Many people have this idea that they know what’s best for you. Not just random people, but companies. “Our soap is the best for your shower”, “these crackers will cure indigestion” and “our toilet paper will wipe better for you than any other”. When companies do this, it’s called marketing. When randos do this, it’s called hype.
Both marketing and hype are used to increase the perception of the value for things, often to ridiculous heights. Case in point, the 2013 Yamazaki Sherry cask which was named Best Whiskey in the World by Jim Murray (a whisky reviewer). This rocketed the Japanese whiskey scene, calling for thousands of dollars for the 2013 Yamazaki Sherry Cask and even raising the rest of the Yamazaki expressions to crazy inflated prices. The 12 year expression used to cost $65, now if you can find it, will run you $125. The 18 year expression used to cost around $200 and is now hovering between $399 – $450. Is the whisky good? Sure! But is it $400 good for the 18 year or $125 good for the 12 year? Maybe. It really depends upon how much you’re willing to spend for something that is hard to get and if you enjoy it. I love the Hibiki 21 year. I started purchasing bottles at $199 when I first saw it and I continue to purchase bottles when I find it for $350. When is my stopping point? My wife says, now.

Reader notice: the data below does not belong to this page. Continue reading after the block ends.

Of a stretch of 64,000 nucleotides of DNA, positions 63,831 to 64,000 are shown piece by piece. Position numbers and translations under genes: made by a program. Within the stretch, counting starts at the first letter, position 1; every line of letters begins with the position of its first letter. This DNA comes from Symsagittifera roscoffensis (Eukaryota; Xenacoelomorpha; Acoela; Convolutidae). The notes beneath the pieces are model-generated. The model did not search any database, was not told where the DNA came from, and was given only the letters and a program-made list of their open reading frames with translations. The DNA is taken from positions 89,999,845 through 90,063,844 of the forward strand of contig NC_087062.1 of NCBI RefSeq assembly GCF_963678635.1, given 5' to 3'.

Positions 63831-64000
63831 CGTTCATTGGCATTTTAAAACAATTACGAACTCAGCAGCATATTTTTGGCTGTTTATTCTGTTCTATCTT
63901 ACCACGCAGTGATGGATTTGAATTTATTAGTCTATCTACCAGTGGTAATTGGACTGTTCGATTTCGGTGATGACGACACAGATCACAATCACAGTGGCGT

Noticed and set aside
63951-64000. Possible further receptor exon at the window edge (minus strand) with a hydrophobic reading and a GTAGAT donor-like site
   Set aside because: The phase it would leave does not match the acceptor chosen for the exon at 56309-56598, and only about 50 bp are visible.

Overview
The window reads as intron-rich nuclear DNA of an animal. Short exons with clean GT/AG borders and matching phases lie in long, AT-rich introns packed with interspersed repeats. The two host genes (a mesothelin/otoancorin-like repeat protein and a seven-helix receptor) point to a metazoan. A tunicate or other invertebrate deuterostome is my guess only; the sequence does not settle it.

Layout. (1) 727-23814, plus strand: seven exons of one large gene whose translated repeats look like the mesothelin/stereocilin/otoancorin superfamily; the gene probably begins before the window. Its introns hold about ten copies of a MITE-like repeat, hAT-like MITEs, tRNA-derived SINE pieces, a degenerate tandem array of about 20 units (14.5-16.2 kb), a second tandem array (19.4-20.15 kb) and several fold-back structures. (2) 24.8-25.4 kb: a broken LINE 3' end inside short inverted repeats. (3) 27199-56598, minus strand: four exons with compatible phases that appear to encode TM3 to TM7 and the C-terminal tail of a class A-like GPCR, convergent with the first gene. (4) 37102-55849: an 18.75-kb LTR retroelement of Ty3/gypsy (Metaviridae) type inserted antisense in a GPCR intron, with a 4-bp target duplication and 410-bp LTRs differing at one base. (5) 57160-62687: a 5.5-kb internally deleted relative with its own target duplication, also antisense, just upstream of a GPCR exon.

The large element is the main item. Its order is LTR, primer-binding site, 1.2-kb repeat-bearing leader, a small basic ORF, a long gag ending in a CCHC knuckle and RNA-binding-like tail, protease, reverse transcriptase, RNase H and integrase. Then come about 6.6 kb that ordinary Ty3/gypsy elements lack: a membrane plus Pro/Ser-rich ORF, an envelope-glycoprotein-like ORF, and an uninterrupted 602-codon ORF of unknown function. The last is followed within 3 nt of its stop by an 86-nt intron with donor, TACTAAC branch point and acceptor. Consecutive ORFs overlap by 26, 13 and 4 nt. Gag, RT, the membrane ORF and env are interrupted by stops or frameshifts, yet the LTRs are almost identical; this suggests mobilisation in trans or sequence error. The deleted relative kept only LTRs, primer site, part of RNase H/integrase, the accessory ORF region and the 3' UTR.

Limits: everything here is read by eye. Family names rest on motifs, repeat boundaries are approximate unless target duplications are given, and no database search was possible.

Bottom line, use resources like this blog, other blogs and other reviewers to form a general idea of what it is you want to try. We try to use very easy to understand descriptions in order to appeal to the vast majority. Then, use online sites that sell samples of various bottles of whisky, or go to different bars to try different pours without committing to a full bottle. Determine whether you like sweet, peat, salty, medicinal or any other types of whisky and then continue down those lanes until you find your grail. That is the only way to determine what the best whisky in the world is, for you. And that’s why we love this whisky journey that we’re on.
So, what’s YOUR world’s best whisky??
Event Review: Macallan’s RaiseTheMacallan